Understanding correlations in complex systems is crucial in the face of turbulence, such as the ongoing financial crisis. However, in complex systems, such as financial systems, correlations are not constant but instead vary in time. Here we address the question of quantifying state-dependent correlations in stock markets. Reliable estimates of correlations are absolutely necessary to protect a portfolio. We analyze 72 years of daily closing prices of the 30 stocks forming the Dow Jones Industrial Average (DJIA). We find the striking result that the average correlation among these stocks scales linearly with market stress reflected by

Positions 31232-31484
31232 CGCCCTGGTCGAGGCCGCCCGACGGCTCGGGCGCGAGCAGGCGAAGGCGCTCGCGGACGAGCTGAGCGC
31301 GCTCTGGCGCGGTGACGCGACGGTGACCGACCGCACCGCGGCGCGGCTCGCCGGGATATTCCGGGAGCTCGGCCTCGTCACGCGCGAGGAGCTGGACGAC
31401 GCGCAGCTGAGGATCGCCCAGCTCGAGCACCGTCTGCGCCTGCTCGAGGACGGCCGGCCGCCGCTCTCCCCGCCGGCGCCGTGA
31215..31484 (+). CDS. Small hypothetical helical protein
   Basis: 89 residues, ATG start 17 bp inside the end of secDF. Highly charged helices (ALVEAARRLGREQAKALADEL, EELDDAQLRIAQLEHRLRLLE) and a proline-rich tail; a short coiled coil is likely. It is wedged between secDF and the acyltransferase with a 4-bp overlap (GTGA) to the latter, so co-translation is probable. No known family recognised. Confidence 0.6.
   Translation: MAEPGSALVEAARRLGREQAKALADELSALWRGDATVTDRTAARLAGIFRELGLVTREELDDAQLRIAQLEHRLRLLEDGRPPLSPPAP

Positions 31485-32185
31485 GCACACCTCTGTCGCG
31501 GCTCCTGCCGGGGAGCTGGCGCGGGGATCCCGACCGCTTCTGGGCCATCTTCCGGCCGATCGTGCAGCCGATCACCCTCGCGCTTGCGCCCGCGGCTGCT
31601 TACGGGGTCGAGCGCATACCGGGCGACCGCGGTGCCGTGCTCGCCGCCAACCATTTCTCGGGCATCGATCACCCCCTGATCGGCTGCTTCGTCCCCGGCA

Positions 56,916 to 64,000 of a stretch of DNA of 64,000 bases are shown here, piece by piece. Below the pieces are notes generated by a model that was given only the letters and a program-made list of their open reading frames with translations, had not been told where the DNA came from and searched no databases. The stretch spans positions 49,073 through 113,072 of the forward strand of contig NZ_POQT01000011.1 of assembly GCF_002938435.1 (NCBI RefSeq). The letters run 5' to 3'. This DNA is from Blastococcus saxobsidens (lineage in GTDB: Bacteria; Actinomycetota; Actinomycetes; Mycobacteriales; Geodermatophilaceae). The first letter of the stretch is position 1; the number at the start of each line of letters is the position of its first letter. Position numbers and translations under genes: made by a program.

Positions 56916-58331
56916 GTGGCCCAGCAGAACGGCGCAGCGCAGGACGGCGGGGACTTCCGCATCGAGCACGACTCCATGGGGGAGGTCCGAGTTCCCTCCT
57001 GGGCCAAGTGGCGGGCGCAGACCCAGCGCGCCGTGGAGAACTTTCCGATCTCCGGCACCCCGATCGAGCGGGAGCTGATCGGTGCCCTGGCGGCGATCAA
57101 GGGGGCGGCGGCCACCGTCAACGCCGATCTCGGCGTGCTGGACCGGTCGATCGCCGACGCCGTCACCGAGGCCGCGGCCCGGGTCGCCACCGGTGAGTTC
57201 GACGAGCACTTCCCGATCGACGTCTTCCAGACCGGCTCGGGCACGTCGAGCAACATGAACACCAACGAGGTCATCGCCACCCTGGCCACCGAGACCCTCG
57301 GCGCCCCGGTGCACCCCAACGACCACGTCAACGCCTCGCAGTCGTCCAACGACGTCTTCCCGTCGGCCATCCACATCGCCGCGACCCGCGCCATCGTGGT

normalized DJIA index returns on various time scales. Consequently, the diversification effect which should protect a portfolio melts away in times of market losses, just when it would most urgently be needed. Our empirical analysis is consistent with the interesting possibility that one could anticipate diversification breakdowns, guiding the design of protected portfolios.